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Composting for Small Livestock Operation

Composting for Small Livestock Operation

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Published by: skjournals on Dec 10, 2008
Copyright:Attribution Non-commercial


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1 Compost Bin Designs
1. Why Compost?
Composting livestock manure is an excellentmanure management technique for small-scale livestock operations. By collectingmanure on a daily or weekly basis frompaddocks, stalls, and confinement areas youare not only providing a healthy environmentfor the livestock but you are also beingenvironmentally friendly.Composting not only provides the owner witha free source of compost for the yard, garden,and pastures that will benefit plants by slowlyreleasing nutrients, but it also reduces flies,odors, mud in confinement areas.Composting decreases the possibility ofparasite re-infestation, and prevents theintroduction of weeds by sterilizing weedseeds found in the manure.
2. Decide on the number of bins you willneed.
You will need at least two bins, dependingupon the number of livestock you have willdetermine if additional bins are necessary.The average 8’ x 8’ x 5’ storage bin will holdapproximately 320 ft
of material. Below is ageneral guide of how many bins you will needbased on the number of stalls you have.When planning your compost bins rememberthat you can never have too much storage.
 3. Site Selection
When planning to install a compost bin ormanure storage structure site location is veryimportant. You will need to find a high, levelarea on your property. Do not put thecomposter in a low lying area or you will haveproblems with too much water. Remember tolocate the composter far away from creeks,ditches, wetlands, or other water bodies.Check with your township or municipality tosee if there are any regulations on where youcan install a composter.For your convenience you will want toconsider having the composter closer to thebarn and paddock areas to make cleaning upeasier and less time consuming.
4. Bin Selection
Next you will need to decide what type ofcompost bin you would like to install. In thisfact sheet there are numerous designs forcompost bins made from materials that areeasily purchased at any home improvementstore. Each bin design includes a materialsand tools listing for your convenience.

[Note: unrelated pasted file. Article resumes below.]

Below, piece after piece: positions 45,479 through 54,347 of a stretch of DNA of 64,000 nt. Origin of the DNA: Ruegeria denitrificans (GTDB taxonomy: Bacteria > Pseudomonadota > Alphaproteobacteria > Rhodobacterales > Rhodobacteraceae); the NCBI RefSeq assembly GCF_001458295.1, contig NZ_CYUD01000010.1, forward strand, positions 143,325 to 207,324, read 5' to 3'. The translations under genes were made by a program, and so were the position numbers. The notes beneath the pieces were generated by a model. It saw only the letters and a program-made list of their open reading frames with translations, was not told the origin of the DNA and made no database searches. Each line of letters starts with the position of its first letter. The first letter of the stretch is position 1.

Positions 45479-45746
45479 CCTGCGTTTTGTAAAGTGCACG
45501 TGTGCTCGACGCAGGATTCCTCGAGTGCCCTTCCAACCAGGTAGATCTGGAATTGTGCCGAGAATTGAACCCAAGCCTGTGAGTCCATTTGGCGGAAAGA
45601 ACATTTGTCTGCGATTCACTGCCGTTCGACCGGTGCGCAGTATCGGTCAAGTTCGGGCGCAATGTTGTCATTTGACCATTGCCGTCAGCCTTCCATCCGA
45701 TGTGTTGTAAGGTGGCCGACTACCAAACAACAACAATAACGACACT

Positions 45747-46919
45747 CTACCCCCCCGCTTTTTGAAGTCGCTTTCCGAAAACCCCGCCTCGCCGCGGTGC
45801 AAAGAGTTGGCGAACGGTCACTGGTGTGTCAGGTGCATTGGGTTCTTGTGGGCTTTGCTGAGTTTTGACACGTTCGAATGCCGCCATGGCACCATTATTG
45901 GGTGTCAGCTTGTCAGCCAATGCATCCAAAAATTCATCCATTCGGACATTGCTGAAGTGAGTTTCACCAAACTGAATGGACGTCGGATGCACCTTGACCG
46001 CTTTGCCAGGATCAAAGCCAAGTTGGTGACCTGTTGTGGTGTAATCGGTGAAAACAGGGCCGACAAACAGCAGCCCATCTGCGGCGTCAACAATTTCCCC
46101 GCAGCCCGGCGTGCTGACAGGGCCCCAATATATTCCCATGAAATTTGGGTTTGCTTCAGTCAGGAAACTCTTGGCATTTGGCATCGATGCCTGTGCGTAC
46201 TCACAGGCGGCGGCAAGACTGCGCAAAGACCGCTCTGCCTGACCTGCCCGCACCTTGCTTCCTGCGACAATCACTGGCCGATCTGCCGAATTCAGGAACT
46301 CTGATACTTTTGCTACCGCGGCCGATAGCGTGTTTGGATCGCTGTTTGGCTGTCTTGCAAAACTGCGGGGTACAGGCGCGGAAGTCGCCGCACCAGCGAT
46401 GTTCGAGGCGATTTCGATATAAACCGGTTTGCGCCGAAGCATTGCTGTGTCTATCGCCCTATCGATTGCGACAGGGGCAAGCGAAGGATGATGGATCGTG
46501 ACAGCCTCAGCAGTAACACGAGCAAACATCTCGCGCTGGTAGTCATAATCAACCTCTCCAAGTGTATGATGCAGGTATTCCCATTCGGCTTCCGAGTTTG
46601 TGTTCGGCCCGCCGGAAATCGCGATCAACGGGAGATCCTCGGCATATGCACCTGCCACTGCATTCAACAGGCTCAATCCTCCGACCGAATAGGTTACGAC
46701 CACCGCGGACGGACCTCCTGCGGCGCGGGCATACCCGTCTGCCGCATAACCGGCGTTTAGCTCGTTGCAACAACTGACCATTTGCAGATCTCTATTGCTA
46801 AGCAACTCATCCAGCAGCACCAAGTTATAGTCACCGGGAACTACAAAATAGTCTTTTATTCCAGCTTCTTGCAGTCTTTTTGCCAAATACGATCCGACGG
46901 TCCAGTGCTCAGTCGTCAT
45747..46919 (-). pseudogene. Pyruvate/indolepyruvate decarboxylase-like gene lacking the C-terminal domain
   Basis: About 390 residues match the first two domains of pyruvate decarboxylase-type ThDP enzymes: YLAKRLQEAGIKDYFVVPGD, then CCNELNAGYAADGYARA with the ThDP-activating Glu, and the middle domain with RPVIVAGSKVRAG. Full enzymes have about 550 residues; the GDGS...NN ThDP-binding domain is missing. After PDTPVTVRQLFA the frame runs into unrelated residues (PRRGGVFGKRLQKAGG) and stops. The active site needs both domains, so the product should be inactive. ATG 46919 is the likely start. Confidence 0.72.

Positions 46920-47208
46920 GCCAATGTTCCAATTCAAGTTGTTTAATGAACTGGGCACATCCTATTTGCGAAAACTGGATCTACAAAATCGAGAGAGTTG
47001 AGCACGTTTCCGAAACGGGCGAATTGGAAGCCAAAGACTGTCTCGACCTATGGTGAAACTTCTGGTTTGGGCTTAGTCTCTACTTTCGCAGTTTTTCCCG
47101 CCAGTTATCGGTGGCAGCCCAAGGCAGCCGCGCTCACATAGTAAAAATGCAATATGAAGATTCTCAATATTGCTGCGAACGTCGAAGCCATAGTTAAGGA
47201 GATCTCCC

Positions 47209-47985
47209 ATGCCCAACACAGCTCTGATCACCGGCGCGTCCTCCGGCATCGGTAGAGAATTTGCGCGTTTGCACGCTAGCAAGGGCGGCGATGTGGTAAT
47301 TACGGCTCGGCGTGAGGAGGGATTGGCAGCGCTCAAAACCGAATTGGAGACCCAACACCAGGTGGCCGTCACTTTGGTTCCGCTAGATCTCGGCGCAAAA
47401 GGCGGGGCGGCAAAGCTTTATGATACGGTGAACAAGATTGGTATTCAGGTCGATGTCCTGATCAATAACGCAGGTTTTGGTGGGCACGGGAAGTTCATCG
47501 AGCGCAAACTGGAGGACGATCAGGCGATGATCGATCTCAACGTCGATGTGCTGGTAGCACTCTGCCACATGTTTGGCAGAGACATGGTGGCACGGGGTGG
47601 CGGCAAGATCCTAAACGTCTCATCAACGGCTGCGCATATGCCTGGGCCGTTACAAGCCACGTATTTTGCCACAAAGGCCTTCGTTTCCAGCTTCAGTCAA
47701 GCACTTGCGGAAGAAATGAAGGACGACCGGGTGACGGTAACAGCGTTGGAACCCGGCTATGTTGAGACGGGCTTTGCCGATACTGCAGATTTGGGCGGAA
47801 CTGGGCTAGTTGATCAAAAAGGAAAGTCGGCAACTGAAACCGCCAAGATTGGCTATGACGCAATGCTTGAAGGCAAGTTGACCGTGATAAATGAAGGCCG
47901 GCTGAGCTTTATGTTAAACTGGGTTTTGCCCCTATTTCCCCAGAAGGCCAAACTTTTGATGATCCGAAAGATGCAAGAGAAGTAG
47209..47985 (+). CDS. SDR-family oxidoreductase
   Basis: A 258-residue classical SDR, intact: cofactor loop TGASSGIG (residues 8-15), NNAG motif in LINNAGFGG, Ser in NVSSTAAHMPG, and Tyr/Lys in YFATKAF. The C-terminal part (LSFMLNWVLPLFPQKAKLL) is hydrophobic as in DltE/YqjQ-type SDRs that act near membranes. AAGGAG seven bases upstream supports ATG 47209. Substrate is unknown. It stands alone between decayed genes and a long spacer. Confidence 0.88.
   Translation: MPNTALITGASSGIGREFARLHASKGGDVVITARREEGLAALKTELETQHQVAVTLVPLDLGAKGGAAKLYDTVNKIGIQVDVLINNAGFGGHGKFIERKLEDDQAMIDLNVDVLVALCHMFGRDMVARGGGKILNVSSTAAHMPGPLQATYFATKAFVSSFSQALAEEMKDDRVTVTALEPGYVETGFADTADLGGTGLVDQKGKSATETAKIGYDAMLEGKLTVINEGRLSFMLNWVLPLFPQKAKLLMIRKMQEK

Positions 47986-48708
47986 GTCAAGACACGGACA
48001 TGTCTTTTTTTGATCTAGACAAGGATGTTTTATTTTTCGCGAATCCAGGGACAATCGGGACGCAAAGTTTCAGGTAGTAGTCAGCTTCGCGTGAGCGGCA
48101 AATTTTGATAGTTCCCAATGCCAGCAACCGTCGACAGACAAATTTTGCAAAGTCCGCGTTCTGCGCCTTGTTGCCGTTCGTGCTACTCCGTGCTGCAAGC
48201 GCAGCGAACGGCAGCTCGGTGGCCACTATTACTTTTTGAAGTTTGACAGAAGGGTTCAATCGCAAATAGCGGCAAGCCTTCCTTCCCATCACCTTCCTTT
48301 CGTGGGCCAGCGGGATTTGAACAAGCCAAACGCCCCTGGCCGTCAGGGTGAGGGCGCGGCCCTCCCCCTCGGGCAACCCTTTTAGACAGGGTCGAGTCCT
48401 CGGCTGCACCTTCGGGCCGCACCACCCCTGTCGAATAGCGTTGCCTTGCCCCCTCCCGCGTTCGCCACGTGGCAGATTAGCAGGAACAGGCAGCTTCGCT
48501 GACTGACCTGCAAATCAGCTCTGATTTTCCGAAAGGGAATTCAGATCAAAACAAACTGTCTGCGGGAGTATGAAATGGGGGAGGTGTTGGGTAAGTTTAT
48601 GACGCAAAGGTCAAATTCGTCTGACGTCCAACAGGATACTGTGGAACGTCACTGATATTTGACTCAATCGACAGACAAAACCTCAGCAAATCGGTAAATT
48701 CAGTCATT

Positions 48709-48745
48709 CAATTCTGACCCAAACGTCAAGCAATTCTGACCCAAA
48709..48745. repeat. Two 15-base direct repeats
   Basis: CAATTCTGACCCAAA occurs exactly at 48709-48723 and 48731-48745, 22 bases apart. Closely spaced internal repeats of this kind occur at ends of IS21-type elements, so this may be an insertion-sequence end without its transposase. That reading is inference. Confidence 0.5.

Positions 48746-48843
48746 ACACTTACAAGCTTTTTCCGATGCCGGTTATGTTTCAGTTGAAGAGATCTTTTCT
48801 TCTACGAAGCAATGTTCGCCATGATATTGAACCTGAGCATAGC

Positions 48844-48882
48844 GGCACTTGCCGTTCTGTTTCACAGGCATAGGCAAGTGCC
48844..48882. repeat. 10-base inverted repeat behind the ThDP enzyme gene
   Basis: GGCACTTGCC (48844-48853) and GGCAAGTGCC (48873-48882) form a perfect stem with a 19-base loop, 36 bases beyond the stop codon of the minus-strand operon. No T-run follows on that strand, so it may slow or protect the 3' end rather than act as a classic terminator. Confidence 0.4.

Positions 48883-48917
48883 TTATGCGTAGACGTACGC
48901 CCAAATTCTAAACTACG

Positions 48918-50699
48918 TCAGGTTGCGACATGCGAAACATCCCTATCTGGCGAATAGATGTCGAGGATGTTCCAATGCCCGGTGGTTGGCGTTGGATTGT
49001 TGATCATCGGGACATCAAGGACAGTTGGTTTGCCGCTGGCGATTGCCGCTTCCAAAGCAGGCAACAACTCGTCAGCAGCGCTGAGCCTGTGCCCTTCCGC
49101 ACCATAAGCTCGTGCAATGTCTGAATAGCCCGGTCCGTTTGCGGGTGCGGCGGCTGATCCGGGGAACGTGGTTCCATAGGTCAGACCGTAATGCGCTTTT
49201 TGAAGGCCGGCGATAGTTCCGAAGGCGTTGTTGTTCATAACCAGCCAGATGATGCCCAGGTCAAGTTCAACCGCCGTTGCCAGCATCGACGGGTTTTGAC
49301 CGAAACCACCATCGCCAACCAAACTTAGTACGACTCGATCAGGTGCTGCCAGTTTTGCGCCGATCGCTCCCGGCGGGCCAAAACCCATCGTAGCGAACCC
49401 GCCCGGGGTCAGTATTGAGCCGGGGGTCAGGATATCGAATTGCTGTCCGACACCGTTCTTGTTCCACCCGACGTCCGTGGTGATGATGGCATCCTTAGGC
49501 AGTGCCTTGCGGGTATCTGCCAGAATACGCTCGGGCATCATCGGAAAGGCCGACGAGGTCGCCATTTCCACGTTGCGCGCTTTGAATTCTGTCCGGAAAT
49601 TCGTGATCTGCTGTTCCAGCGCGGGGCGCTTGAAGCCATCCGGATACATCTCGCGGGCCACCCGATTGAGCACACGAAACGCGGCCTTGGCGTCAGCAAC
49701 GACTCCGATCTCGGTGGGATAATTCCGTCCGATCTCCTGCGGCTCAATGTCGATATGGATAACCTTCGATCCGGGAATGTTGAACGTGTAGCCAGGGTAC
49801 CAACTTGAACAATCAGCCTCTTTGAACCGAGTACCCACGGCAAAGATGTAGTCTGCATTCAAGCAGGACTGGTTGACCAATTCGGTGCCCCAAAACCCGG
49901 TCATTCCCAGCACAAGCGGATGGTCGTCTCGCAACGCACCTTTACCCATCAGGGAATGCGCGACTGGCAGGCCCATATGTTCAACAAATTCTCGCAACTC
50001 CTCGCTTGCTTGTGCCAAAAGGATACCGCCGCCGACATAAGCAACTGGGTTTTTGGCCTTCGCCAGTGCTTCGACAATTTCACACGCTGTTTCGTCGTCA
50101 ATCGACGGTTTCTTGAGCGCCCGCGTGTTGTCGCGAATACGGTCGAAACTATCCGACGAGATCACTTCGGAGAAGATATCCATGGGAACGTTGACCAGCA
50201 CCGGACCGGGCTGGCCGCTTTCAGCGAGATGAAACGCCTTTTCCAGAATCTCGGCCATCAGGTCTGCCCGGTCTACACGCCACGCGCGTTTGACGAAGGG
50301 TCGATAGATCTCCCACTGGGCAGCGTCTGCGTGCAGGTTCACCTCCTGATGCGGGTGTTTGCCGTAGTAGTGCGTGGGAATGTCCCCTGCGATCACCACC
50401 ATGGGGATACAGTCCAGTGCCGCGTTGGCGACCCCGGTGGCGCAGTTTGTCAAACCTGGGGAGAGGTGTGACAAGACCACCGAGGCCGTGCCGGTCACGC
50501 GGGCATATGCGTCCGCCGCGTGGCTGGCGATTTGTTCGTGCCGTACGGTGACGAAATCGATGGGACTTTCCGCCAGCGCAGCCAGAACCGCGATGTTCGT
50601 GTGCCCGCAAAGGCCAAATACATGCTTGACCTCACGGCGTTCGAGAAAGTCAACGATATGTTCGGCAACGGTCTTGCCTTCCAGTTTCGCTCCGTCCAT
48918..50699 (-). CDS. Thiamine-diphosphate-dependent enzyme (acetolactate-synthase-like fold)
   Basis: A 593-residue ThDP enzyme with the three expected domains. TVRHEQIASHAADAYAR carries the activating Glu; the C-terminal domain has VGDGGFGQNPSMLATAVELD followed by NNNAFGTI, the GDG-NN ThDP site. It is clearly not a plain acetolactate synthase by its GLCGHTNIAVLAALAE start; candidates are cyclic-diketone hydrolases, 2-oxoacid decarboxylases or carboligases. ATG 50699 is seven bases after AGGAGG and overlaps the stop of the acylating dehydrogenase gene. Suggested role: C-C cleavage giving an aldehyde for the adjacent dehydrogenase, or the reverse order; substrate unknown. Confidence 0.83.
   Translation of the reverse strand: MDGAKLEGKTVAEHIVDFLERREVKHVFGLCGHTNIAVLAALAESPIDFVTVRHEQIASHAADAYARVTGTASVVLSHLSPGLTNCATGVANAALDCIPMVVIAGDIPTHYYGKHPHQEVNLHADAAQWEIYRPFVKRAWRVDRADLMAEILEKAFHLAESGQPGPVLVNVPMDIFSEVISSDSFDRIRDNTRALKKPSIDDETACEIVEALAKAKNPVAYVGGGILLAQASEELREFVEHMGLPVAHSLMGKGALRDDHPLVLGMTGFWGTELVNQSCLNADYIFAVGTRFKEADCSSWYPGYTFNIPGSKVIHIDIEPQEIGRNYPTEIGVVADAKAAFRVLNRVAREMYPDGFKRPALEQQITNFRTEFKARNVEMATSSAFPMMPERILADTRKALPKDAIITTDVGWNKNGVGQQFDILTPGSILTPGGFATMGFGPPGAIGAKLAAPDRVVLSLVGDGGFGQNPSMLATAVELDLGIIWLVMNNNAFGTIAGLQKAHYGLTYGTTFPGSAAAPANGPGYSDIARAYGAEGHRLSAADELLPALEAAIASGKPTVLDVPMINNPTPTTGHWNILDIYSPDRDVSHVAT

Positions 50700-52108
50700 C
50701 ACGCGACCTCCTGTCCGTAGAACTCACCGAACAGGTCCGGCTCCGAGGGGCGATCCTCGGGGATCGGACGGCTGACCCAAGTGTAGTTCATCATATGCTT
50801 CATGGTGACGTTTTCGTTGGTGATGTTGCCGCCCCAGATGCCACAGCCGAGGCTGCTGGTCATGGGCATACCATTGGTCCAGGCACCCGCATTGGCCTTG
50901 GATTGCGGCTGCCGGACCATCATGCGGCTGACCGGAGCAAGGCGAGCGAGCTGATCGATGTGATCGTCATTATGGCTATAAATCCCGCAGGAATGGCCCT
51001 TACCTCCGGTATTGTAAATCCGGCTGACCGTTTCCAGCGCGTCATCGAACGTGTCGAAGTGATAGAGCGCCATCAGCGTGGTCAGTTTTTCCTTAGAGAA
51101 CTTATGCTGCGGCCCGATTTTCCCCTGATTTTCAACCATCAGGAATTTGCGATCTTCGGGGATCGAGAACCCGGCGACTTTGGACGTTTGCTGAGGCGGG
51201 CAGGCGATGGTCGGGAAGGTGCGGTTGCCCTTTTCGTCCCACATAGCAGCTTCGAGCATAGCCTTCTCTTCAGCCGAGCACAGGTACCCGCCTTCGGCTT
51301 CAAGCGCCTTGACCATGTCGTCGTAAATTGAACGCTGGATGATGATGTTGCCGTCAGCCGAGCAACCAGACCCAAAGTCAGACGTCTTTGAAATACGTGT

Healthy Horses, Clean Water. Horses forClean Water. A Guide to EnvironmentallyFriendly Horsekeeping. Alayne Renee Blickleand Horses for Clean Water. 2000 2001Building a Compost Bin. Missouri UniversityFact Sheet. University of Missouri – ColumbiaFact Sheet.
Prepared by members of Pennsylvania’s Small Scale Livestock Committee.© 2002 
2 Compost Bin Designs
Landscape Timber Compost Bin
This turning unit is a permanent, sturdy structure. If planning to use a tractor and loader tomanage the compost you may want to concrete the posts in place for added stability.Below are supplies needed to build a three bin composting system.
Supplies Equipment 
8 8’ 6” x 6” treated posts Drill with screwdriver head & bit40 4’ 2” x 2” treated boards 25’ tape measure110 8’ landscape timbers (or similar wood) Chain saw or hand saw160 3” deck screws Carpenter’s levelTarp (or plastic sheet) to cover top of each bin Post hole diggerTamping rod or similar tool
Note: number of landscape timbers will depend on the type and width of the timbers you purchase and how tall you wish to make your bins.
1. On level ground, set the posts using a posthole digger. Embed each post at least 2 feet intothe ground. Be sure all posts are plumb (perpendicular to the ground). The top of eachpost should be at the same distance above the ground.2. Attach the 2” x 2” to the posts (see above diagram) allowing enough room for the landscapetimbers to fit between.
3 Compost Bin Designs
3. Insert the landscape timbers, one on top of another, sliding them between the 2” x 2”boards.

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